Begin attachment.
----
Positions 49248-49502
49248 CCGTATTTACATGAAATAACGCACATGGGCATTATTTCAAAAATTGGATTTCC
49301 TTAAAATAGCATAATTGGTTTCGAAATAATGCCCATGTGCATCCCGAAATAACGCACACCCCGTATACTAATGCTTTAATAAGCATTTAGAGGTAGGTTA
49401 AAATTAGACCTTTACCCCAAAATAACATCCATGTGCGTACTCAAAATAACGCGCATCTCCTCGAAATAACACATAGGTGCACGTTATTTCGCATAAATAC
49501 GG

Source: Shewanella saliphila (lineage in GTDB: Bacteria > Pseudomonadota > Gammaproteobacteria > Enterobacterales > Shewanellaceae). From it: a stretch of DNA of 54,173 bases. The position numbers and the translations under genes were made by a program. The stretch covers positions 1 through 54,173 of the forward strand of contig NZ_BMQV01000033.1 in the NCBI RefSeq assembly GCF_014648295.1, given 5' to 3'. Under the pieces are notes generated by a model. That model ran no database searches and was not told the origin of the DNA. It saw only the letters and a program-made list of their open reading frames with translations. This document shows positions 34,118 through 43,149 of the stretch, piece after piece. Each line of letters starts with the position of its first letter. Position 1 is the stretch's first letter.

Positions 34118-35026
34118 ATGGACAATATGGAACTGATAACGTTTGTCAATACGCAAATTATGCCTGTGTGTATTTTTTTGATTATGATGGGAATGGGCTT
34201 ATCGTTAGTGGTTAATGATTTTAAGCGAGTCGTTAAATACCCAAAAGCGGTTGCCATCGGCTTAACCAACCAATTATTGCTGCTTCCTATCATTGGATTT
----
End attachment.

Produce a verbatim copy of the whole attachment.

Positions 49248-49502
49248 CCGTATTTACATGAAATAACGCACATGGGCATTATTTCAAAAATTGGATTTCC
49301 TTAAAATAGCATAATTGGTTTCGAAATAATGCCCATGTGCATCCCGAAATAACGCACACCCCGTATACTAATGCTTTAATAAGCATTTAGAGGTAGGTTA
49401 AAATTAGACCTTTACCCCAAAATAACATCCATGTGCGTACTCAAAATAACGCGCATCTCCTCGAAATAACACATAGGTGCACGTTATTTCGCATAAATAC
49501 GG

Source: Shewanella saliphila (lineage in GTDB: Bacteria > Pseudomonadota > Gammaproteobacteria > Enterobacterales > Shewanellaceae). From it: a stretch of DNA of 54,173 bases. The position numbers and the translations under genes were made by a program. The stretch covers positions 1 through 54,173 of the forward strand of contig NZ_BMQV01000033.1 in the NCBI RefSeq assembly GCF_014648295.1, given 5' to 3'. Under the pieces are notes generated by a model. That model ran no database searches and was not told the origin of the DNA. It saw only the letters and a program-made list of their open reading frames with translations. This document shows positions 34,118 through 43,149 of the stretch, piece after piece. Each line of letters starts with the position of its first letter. Position 1 is the stretch's first letter.

Positions 34118-35026
34118 ATGGACAATATGGAACTGATAACGTTTGTCAATACGCAAATTATGCCTGTGTGTATTTTTTTGATTATGATGGGAATGGGCTT
34201 ATCGTTAGTGGTTAATGATTTTAAGCGAGTCGTTAAATACCCAAAAGCGGTTGCCATCGGCTTAACCAACCAATTATTGCTGCTTCCTATCATTGGATTT